In one of Lisa Marie’s e-mails she wrote to Coppola, she said:
“My father only comes across as a predator and manipulative. As his daughter, I don’t read this and see any of my father in this character. I don’t read this and see my mother’s perspective of my father. I read this and see your shockingly vengeful and contemptuous perspective and I don’t understand why?”
Coppola hadn’t yet begun filming “Priscilla” at this point, but Variety points out that the filmmaker had already received the approval of Priscilla herself, who credited on the film as an executive producer. Lisa Marie, then, was put in the difficult position of decrying not only the film, but Coppola and her mother by extension. Lisa Marie also wrote that she “will be forced to be in a position where I will have to openly say how I feel about the film and go against you, my mother and this film publicly.”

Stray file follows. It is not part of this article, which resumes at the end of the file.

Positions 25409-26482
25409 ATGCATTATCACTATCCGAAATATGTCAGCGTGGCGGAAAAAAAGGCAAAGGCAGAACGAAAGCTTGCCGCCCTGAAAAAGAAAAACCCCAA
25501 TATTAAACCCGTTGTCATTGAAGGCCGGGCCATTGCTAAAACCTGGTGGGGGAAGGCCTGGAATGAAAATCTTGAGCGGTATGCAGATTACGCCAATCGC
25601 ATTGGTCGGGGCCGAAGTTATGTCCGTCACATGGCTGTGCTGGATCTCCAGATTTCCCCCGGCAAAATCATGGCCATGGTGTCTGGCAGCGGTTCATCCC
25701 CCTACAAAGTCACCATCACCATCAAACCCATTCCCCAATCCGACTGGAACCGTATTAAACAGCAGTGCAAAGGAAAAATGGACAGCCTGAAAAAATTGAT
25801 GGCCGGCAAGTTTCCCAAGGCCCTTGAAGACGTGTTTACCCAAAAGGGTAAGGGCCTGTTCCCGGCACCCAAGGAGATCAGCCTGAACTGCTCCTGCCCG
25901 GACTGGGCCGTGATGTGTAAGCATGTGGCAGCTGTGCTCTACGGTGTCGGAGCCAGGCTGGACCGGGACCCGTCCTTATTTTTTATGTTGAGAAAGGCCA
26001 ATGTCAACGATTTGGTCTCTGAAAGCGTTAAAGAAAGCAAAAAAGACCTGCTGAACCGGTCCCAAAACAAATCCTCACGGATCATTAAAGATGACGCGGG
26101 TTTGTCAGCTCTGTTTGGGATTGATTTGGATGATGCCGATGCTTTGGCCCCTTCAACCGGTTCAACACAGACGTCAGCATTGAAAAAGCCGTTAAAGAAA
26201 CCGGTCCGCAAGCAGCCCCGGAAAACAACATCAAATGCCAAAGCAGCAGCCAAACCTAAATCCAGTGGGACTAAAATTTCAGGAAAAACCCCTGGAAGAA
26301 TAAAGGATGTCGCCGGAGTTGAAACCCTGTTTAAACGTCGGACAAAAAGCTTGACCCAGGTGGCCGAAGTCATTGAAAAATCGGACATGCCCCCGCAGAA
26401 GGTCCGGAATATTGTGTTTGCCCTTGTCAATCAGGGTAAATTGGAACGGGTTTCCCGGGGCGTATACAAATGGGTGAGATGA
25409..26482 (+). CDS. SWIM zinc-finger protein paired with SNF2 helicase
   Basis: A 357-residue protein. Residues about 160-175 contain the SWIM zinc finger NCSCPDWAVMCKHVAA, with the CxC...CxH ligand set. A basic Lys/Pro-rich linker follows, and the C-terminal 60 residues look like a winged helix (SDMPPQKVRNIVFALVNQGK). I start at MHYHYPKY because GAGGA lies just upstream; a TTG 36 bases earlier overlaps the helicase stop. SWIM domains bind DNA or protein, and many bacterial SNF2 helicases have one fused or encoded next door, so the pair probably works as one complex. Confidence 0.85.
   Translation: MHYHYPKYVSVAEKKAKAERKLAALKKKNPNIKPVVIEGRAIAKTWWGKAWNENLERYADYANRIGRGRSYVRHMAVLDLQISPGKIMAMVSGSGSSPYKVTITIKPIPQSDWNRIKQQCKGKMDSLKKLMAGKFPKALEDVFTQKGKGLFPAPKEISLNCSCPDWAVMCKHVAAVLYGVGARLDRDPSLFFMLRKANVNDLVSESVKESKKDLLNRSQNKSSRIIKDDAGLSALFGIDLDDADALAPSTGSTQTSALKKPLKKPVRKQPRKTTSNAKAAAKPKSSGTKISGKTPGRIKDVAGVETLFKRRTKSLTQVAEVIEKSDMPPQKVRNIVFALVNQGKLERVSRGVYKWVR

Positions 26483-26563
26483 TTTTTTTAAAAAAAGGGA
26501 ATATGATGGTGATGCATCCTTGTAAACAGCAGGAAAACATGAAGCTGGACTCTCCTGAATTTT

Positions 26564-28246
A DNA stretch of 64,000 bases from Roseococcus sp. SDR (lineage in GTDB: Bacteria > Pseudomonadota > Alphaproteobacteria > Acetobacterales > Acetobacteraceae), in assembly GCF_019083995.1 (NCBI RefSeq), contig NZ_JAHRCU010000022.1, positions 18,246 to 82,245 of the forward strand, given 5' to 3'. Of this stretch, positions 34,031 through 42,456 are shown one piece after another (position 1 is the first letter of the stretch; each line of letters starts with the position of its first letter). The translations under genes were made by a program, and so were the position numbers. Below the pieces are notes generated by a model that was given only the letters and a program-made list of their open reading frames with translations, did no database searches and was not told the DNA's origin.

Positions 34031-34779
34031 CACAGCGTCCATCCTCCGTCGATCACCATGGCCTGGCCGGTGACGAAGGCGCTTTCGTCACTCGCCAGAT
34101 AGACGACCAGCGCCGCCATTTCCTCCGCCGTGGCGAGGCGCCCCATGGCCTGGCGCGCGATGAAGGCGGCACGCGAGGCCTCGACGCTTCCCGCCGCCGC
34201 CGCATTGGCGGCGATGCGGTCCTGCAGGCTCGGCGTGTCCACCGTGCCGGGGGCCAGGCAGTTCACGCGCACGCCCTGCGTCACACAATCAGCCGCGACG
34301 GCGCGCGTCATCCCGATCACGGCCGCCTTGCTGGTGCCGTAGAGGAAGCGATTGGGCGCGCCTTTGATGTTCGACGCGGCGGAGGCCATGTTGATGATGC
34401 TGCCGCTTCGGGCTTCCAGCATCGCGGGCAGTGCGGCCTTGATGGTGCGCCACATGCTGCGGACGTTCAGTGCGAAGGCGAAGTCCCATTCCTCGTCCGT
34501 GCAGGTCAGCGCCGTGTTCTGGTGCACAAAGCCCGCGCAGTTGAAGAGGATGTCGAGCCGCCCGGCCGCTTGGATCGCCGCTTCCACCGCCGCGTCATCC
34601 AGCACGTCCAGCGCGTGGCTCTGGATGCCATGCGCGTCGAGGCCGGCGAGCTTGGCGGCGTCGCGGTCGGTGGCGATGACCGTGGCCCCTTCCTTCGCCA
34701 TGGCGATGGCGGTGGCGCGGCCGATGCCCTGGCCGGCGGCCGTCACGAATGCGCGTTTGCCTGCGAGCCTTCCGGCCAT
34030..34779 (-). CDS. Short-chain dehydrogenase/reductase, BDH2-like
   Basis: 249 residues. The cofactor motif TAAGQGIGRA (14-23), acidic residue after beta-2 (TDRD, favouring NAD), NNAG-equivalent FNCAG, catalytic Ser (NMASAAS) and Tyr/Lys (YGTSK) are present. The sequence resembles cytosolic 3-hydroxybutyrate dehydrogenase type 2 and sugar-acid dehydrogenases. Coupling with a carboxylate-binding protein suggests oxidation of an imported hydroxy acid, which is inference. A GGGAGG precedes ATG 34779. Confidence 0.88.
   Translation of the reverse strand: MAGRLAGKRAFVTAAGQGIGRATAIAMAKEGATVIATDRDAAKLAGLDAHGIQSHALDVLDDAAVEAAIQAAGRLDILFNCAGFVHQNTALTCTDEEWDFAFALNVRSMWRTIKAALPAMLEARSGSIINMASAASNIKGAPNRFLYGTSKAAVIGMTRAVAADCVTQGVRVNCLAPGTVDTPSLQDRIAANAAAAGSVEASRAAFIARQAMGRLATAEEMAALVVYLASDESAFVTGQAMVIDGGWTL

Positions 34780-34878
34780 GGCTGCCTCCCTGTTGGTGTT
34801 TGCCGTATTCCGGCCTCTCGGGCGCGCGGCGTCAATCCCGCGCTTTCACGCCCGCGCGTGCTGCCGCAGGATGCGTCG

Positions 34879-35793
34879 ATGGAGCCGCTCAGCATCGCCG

In response, Coppola tried to assure Lisa Marie that she ought to wait until “Priscilla” was actually made. Lisa Marie’s objections were only to the script, and the director asked that judgment be withheld until the final edit was complete. “I hope that when you see the final film,” Coppola wrote, “you will feel differently, and understand I’m taking great care in honoring your mother, while also presenting your father with sensitivity and complexity.” Variety pointed out that Coppola was not authoring a hit piece, but a love story from Priscilla’s perspective. It was also reported that the script Lisa Marie read wasn’t even a final draft. The shooting script was about 10 pages shorter.
Sadly, Lisa Marie suffered a heart attack and died before the film was complete.